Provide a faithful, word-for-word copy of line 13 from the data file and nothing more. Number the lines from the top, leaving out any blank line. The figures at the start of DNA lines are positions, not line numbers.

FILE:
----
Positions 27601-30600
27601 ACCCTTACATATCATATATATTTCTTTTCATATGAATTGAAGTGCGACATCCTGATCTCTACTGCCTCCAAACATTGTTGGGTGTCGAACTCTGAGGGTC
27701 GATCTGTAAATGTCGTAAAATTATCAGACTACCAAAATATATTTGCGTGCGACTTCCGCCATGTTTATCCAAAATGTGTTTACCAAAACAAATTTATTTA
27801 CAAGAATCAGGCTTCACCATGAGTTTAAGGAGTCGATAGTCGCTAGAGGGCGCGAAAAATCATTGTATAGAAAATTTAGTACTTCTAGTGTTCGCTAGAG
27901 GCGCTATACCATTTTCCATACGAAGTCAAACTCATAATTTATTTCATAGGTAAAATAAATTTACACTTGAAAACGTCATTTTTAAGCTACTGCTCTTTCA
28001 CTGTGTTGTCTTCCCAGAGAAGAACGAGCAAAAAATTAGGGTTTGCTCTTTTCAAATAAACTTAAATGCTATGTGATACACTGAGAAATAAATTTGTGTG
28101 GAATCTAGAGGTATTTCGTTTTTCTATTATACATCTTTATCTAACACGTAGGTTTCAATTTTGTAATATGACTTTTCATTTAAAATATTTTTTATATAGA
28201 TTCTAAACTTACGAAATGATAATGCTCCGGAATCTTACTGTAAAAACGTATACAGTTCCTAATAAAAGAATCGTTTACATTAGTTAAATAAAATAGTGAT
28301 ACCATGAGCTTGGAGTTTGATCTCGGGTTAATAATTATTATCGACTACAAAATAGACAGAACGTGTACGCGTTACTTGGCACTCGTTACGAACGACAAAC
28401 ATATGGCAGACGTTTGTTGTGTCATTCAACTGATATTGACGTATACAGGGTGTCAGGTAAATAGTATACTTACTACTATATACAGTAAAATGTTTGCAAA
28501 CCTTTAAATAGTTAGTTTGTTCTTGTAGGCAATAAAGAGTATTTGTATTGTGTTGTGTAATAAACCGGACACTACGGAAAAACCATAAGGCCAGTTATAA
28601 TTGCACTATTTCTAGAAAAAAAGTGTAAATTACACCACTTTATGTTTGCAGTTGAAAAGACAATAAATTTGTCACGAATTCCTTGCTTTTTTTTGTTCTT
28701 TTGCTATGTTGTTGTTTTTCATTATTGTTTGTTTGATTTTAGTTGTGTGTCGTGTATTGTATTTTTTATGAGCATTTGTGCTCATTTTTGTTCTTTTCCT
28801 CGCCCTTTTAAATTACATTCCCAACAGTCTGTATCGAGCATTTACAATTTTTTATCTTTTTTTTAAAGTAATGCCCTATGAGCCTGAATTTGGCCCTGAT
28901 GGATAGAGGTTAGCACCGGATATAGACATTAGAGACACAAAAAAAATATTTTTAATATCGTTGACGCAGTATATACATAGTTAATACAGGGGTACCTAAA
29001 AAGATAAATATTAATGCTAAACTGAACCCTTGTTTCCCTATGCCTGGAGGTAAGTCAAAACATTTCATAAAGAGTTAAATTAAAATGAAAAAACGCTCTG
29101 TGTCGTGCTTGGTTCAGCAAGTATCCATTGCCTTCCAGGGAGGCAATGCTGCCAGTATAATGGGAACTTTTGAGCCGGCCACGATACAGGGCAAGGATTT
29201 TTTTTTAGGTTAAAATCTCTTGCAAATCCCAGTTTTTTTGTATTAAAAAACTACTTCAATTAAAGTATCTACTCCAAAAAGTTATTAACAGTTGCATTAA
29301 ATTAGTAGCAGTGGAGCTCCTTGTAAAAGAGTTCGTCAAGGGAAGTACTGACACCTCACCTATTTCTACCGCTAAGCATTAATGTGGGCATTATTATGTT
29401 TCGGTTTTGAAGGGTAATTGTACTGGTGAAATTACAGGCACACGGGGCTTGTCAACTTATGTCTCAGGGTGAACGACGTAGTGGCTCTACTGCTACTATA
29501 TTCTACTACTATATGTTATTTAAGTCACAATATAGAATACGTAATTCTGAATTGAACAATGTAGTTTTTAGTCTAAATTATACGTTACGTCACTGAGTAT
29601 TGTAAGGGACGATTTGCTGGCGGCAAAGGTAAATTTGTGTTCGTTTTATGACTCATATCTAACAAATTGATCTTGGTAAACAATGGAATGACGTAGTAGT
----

28701 TTGCTATGTTGTTGTTTTTCATTATTGTTTGTTTGATTTTAGTTGTGTGTCGTGTATTGTATTTTTTATGAGCATTTGTGCTCATTTTTGTTCTTTTCCT